Image Credit: “Hulk” by Katelyn Leboeuf
by Joey Phoenix
While mask-wearing has become a hot-button topic in national news, for heroes like Black Panther and essential workers, wearing a mask is a no-brainer.*
Beverly’s Paper Asylum is hosting an art contest with the theme of “Real Heroes Wear Masks,” encouraging local artists to create work showing pop-culture icons donning N95 face masks. The submission deadline is this Saturday, August 1, and three lucky participants will get a $50 gift certificate to the store for their efforts.
Paper Asylum Owners Pete Kreitchet and Anthony Gallucci were inspired to do this project by the Real Heroes Wear Masks art initiative designed by Brian Hibbs, owner of the San Francisco-based Comix Experience. Kreitchet felt like there was a twist that the San Francisco project didn’t quite cover. So he decided to take the art prompt a step further.
“It’s more than just superheroes wearing masks like normal,” he pointed out. “Spider-Man already wears a mask, so he should also be wearing an N95 mask on top of his mask.”
He put forth the idea to the Northshore Comic Book Community in April– a roundtable of artists and creators who meet on the first Monday of the month – who loved the idea. The prompt developed into a contest with the end goal of displaying the art in shop windows and around the store, politely reminding people to wear masks in public.
A Community Comic Book Store
Since opening in 2017, Paper Asylum has developed a strong local following drawn in by its on-point comic curation and commitment to selling and showing the work of local artists, writers, and creators.
“Beverly has a really really rich local art scene,” Krieitchet said, mentioning the proximity to art college Montserrat and the Beverly Arts District. “We just thought, ‘Oh my gosh, there’s so much potential here.”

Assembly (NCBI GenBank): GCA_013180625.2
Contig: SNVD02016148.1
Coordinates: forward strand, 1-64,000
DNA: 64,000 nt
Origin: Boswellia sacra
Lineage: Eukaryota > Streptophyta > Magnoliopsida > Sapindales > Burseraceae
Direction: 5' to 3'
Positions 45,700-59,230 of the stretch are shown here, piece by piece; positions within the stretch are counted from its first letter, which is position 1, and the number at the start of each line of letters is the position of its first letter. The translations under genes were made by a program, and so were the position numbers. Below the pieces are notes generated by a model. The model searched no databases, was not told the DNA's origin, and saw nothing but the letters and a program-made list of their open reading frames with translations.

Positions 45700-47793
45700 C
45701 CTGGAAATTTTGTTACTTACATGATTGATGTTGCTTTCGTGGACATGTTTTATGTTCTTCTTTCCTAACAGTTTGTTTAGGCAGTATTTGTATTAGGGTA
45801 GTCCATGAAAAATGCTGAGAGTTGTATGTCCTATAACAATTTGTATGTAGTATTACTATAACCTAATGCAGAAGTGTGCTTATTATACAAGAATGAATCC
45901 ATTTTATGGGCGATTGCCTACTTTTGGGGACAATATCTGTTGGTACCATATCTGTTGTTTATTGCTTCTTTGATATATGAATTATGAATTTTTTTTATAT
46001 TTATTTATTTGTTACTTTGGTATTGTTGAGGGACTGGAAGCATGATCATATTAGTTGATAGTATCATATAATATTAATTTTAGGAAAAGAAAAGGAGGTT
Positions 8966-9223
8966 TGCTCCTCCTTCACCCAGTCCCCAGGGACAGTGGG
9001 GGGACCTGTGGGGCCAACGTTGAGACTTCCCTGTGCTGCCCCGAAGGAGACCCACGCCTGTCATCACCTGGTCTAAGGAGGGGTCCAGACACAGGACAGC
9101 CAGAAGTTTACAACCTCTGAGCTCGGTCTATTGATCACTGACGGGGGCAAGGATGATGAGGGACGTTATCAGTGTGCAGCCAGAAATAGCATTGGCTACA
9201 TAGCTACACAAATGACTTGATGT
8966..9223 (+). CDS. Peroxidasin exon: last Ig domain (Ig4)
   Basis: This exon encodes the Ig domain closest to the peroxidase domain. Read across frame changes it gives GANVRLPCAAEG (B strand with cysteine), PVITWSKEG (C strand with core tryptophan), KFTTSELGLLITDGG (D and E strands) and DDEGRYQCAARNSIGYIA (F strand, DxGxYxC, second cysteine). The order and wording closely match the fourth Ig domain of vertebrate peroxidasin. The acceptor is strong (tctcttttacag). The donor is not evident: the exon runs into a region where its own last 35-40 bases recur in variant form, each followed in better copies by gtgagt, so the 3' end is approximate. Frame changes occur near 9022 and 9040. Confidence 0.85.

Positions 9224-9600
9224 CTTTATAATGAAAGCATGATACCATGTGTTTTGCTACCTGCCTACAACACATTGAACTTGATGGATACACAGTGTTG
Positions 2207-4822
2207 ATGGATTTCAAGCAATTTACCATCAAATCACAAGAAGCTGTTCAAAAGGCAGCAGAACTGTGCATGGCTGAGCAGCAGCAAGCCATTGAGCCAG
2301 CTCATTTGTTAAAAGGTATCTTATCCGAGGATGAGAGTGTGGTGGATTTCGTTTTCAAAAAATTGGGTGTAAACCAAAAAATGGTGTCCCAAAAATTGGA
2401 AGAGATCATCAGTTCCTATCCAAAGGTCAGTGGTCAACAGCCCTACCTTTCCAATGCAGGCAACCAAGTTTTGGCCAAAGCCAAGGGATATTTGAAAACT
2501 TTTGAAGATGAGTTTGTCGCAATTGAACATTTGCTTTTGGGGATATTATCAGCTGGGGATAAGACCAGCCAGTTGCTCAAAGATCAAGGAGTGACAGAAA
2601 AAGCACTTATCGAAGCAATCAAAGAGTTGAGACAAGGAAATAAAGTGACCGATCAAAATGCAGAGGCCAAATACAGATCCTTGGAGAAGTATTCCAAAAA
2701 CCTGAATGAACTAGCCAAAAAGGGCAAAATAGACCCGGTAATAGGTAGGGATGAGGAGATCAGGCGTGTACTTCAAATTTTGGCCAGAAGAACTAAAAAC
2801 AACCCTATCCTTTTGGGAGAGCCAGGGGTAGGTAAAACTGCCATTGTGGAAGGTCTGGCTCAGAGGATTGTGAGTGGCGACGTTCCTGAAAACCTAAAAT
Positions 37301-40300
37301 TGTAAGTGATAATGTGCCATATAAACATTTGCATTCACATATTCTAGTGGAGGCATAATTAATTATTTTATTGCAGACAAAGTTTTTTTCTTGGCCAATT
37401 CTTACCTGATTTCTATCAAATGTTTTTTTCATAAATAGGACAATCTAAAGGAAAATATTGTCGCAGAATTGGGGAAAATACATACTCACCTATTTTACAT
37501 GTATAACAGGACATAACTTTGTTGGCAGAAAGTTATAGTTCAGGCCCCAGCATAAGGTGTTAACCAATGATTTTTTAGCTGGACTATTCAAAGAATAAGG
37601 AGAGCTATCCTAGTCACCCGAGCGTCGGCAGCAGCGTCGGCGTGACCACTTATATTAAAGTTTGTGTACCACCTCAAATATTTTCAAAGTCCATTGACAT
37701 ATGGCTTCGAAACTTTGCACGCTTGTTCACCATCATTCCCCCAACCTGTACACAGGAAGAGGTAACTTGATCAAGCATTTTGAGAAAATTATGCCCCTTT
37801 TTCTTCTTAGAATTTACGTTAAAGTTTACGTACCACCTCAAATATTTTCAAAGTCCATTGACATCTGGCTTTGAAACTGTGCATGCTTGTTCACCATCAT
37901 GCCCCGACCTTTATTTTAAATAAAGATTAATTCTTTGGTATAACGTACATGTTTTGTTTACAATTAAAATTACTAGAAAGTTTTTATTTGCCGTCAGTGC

They started engaging with local artists from the very beginning, inviting them to come and table in the store on Comic Book Wednesdays and to sell their work in the store.
“We have a whole section devoted to just local artwork, local creators. And it’s great seeing how proud they are of having their stuff in the shop and cross promoting on social media,” he said.
When COVID-19 restrictions hit in mid-March and the store had to close, things were definitely harrowing at first. But Pete credits the store being able to float to the store’s very loyal fanbase.
“People were reaching out to us, checking to see if we had a certain book or comic before they bought it on Amazon. They really came through to support us,” he said.
The duo also decided to take to the internet, engaging with their fans on social media and developing Paper Asylum’s online store. With that purpose in mind, the Real Heroes Wear Masks art contest both serves to generate buzz on social media, but also to create relevant art to show in the store, reminding people of their civic duties during a global pandemic.
“We wanted to remind people that we’re still here, but also just to bring fun things to their social media feeds, especially at a time like this where you have the pandemic, political unrest, and just a lot going on in the country,” he added. “It’s important to provide content like the ‘Hey, the new Lumberjanes volume came out,’ that will bring some excitement to their news feeds.”
You still have time to get your submissions into the Real Heroes Wear Masks art contest by the end of day Saturday, or you can enjoy the results of the contest by checking out Paper Asylum on social media or visiting the store, which is now open to the public.
*Just wear a mask. It’s good manners.